Saturday, April 13, 2013

The Role of Government in Innovation

The most significant proponent of NASA funding has been Neil deGrasse Tyson. A key argument that Tyson makes is the positive externalities that result from NASA because of the way it combines human imagination with powerful scientific tools. In an educational climate where the U.S. consistently fails to produce enough quality STEM workers, an argument to inspire a passion for science should not be ignored. However, there is another argument that gets overlooked far too often is the role of government in research and innovation.

A popular axiom these days seems to be that government can't do innovation and only the free market can produce the type of innovation that increase growth and welfare. The market can indeed be a powerful force but can sometimes be limited by the profit motive. "Businesses will invest in solar whenever it becomes profitable/competitive" or something similar is a phrase I have heard when discussing the need for "green" energy sources. A major problem with this type of reasoning is the dismissal of the path that technology takes to become profitable. The Department of Energy states that they have invested $1 billion since 1995 in solar technology to increase its efficiency and reduce costs. Government funded research has helped to raise solar energy to a competitive level with fossil fuel technology.

Noah Smith wrote a post about why libertarians should support solar energy demonstrating the ways it can decentralize the production of energy. In the post, he also mentions that government funded basic research is a better use of funds than private subsidies to solar companies. This point is an important one because it describes how the government can augment markets instead of the classic claims of interference. By funding basic research, the government can speed up the progression of technologies like solar energy which have enormous social benefits. Without basic research, it is likely that solar technology would have taken much longer to reach its currently level of competitiveness. A similar story can be spun for the progression of the internet. Many will balk at claims about the importance of government in the development of the internet, such as Andrew Morriss in an article written 15 years ago (produced from a quick Google search). However, the vital portion of the internet's narrative is the basic research that the government funded, which eventually led to the internet as we know it. Basic research can get technologies to a level of effectiveness that allows market forces to use them in the most productive way.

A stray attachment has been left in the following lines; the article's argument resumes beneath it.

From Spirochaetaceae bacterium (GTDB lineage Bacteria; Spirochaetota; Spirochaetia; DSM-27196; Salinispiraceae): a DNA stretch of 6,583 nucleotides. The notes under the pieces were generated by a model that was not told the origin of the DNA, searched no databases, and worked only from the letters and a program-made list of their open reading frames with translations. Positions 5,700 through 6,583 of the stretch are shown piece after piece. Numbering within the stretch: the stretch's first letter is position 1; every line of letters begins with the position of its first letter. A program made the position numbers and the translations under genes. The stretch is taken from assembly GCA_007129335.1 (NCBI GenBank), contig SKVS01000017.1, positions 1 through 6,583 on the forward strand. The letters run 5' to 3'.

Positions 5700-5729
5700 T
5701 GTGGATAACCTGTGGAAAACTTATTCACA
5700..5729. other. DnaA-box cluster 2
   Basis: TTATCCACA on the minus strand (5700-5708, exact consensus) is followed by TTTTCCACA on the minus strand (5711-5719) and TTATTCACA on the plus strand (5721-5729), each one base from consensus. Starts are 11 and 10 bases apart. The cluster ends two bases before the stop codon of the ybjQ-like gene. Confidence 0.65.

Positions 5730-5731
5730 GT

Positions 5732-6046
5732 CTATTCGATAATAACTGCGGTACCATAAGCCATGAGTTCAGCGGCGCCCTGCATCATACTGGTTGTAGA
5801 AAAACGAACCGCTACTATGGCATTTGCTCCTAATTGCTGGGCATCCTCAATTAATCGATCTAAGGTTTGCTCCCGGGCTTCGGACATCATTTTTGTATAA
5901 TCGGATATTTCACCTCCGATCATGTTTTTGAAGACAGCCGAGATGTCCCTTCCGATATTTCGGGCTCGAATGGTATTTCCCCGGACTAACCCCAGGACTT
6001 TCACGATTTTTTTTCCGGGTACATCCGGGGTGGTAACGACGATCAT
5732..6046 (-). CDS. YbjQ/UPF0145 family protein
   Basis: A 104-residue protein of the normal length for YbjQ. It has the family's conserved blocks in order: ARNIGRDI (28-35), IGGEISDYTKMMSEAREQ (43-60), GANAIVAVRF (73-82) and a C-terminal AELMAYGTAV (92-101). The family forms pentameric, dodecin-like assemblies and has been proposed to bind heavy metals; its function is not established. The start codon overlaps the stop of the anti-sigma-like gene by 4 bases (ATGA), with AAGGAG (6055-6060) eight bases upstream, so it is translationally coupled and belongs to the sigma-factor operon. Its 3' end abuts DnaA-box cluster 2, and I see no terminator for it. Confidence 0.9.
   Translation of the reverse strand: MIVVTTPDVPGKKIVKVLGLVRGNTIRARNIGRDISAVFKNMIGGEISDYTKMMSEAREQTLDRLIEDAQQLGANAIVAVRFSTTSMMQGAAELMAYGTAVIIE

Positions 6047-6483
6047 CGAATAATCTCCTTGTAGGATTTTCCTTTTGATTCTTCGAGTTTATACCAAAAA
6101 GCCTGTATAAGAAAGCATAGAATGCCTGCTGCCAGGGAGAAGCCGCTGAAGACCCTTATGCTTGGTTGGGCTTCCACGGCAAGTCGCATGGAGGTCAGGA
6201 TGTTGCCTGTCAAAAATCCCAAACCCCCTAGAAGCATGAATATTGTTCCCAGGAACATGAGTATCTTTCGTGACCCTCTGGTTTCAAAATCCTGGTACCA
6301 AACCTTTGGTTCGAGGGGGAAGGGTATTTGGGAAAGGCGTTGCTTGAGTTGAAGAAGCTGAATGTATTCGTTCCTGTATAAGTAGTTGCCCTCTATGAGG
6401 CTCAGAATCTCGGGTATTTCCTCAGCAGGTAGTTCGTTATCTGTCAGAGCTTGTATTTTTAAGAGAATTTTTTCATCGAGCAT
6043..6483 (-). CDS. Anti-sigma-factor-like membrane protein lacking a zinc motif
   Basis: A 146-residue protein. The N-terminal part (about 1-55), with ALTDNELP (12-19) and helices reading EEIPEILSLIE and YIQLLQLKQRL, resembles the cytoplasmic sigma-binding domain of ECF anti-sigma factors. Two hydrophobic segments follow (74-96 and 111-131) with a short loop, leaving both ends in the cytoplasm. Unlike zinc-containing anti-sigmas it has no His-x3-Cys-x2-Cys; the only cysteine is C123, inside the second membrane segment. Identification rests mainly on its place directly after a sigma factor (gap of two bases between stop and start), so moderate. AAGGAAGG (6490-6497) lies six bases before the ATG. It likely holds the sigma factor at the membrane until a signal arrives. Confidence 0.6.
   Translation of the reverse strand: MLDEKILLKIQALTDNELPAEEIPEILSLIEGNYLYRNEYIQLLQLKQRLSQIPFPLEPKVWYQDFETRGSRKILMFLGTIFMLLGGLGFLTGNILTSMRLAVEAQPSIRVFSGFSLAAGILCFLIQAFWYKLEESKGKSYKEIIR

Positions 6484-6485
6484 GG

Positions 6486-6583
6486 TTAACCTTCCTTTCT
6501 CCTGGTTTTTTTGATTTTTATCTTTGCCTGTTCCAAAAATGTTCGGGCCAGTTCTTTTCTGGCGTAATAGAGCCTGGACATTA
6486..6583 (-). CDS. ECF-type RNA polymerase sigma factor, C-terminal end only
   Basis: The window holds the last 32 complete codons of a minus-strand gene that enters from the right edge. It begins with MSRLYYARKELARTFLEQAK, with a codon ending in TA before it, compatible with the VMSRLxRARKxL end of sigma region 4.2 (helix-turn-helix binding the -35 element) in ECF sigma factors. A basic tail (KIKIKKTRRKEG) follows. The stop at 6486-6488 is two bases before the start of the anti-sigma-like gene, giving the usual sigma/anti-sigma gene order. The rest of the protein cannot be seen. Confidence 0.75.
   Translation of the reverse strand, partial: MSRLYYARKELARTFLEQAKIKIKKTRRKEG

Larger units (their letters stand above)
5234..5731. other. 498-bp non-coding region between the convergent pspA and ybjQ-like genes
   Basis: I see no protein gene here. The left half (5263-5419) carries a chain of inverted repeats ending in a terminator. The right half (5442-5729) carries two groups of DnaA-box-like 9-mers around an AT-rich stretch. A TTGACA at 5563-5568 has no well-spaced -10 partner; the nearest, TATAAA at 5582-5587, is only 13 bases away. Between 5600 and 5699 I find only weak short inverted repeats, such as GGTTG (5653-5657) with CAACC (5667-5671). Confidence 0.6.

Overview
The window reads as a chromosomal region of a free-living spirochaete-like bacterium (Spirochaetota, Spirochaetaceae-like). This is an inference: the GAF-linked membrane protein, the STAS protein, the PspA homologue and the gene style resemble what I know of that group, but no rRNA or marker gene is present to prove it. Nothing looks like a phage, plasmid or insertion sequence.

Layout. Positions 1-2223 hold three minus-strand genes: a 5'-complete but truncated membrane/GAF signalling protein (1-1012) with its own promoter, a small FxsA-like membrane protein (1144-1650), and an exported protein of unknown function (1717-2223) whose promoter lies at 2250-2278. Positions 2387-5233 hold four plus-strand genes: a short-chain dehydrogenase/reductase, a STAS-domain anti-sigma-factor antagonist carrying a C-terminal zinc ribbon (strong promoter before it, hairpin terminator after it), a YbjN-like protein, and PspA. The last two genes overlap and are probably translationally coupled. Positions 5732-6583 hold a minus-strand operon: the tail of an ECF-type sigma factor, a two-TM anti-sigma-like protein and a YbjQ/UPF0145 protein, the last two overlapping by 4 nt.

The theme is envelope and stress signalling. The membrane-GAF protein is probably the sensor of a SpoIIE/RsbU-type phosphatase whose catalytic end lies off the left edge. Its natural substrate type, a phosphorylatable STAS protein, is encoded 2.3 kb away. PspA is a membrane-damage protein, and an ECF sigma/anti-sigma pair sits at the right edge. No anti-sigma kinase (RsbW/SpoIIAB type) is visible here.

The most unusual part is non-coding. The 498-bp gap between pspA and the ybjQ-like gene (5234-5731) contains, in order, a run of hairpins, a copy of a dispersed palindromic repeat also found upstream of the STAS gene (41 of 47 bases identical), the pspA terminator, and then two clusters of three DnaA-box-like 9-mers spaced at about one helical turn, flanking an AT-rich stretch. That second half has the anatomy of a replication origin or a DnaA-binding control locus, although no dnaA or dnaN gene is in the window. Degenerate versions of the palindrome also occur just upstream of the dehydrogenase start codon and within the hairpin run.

The argument for basic research is a phenomenal argument for the funding of NASA. NASA is a place where intensely passionate and intelligent individuals wrestle with problems beyond the scope of everyday life. Along the way, the discoveries made by NASA tend to have very tangible benefits for society. Here is a link to NASA's innovation page where anyone can see the social application of the findings of the organization's scientists.

It is alluring for politicians and taxpayers to cut funding for basic research and programs like NASA because it is a long-term investment in a political world dominated by short-term, electoral logic. The funding of social welfare programs understandably dominates U.S. budgetary discussions and coverage, but the funding of basic research is one of the few areas where the government can effectively invest in the future welfare of its citizens.